No third chance

Over the weekend the notion that Theresa May’s Brexit deal would rise from the dead began to move from completely unthinkable to just about imaginable, as the DUP started to hint that they could perhaps live with the Irish backstop, and Tory hold-outs suggested they would follow suit. The excuse for this volte-face was the proposition that article 62 of the Vienna Convention would allow the UK to unilaterally extricate itself from the backstop; actual international lawyers dismissed this as a fairytale, but it looked like it would be enough of a convenient fiction to provide cover for the Brexiteers’ retreat from their supposedly unshakable principles.

However this glimmer of hope for our beleaguered premier was extinguished today, with the news that Commons Speaker John Bercow was minded to rule out a third vote on the plan, on the grounds that repeatedly presenting the same defeated motion contravenes long-established parliamentary convention. This should have been blindingly obvious to the government, but they seem to have assumed that, since all other precedents were being torn up, this one could be ignored too.

This seems to leave May with no choice but to request a long extension of article 50, which presumably the EU will only grant if she promises that the time will be used for a general election, or another referendum. Alternatively she could just ignore last week’s vote against no-deal and plough on with it regardless, but that seems bloody-minded, even for her. We may yet look back on today as the point at which the tide definitively turned against Brexit.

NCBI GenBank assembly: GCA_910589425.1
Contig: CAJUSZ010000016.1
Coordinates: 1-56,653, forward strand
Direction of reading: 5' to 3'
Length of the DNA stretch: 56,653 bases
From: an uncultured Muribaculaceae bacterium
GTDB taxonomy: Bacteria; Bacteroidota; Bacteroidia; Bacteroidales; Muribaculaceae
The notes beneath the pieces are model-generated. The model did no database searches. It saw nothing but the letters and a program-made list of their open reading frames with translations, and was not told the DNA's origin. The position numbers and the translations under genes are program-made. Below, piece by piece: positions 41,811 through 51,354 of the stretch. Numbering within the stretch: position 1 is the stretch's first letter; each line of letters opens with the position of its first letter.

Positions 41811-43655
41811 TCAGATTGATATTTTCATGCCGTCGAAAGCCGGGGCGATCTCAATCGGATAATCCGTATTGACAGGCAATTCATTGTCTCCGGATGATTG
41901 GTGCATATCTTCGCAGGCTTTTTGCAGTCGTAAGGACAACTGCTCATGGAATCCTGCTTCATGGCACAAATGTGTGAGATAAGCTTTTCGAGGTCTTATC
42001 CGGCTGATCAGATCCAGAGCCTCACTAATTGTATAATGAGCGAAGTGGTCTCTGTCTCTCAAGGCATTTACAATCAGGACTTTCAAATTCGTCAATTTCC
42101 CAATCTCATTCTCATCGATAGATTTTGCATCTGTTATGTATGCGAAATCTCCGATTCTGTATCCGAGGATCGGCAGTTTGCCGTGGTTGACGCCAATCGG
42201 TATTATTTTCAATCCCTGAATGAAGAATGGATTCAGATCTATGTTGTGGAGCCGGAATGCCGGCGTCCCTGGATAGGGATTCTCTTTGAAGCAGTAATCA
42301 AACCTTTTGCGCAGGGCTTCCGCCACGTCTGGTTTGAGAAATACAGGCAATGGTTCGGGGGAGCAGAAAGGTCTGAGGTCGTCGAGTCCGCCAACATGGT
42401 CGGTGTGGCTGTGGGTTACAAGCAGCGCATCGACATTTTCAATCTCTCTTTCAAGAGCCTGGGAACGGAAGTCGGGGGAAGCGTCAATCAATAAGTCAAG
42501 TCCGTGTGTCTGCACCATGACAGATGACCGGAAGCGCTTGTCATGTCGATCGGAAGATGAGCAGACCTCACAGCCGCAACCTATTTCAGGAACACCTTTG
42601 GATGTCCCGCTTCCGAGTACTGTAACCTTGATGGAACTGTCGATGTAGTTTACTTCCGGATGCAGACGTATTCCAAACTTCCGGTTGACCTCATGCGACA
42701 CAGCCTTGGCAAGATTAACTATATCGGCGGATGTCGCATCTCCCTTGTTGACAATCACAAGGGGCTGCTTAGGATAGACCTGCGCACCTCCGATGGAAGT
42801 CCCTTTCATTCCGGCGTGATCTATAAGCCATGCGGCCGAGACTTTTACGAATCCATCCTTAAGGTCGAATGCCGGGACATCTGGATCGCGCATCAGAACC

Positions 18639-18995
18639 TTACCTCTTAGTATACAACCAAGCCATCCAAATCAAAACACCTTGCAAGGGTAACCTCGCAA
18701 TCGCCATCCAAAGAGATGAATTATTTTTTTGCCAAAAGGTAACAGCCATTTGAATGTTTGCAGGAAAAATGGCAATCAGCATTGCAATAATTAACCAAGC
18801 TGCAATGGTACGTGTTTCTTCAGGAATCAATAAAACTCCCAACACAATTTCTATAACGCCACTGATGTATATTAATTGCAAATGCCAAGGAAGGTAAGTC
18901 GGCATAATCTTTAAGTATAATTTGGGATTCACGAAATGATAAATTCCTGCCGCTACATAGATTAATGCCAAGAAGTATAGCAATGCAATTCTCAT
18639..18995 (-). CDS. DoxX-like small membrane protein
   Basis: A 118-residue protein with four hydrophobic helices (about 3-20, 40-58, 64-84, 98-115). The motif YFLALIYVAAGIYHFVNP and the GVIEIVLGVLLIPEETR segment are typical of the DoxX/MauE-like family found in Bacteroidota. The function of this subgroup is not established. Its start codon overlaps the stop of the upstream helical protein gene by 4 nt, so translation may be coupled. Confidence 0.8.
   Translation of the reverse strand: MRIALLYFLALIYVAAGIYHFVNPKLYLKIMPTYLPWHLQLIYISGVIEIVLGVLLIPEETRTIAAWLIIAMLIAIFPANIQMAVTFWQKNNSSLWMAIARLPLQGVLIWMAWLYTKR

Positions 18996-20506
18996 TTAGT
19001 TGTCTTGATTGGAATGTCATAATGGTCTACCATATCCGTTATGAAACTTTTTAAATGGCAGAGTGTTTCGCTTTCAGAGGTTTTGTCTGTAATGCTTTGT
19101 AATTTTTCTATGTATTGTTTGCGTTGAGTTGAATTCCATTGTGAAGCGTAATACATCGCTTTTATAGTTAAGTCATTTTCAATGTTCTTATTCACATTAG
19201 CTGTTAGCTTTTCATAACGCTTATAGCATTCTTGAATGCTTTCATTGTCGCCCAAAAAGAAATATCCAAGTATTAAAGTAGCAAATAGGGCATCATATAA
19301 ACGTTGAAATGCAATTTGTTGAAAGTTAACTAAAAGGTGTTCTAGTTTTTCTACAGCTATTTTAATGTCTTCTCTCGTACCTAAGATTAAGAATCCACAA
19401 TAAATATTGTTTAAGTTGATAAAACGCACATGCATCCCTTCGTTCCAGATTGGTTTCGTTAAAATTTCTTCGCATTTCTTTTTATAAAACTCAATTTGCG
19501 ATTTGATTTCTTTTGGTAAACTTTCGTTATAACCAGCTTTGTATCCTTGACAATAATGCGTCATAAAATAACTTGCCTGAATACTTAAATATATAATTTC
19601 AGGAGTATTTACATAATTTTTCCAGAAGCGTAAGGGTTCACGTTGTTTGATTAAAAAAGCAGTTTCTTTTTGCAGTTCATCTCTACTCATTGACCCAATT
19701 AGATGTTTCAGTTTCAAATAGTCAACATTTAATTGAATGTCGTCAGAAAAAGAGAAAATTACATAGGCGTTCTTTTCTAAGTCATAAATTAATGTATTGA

Web of reaction

I’m sure I wasn’t alone last week in struggling to believe the news from New Zealand; no matter how many atrocities one hears about there is always shock at the latest one, especially when it occurs in just about the last place one might expect. I guess there have been a lot of stories in recent years extolling NZ as a haven from the turmoil of the world, which might attract the demographic that is anticipating an apocalyptic race war, but still, it is unsettling to learn that even a seemingly peaceful backwater like Christchurch apparently has a thriving white-supremacist scene.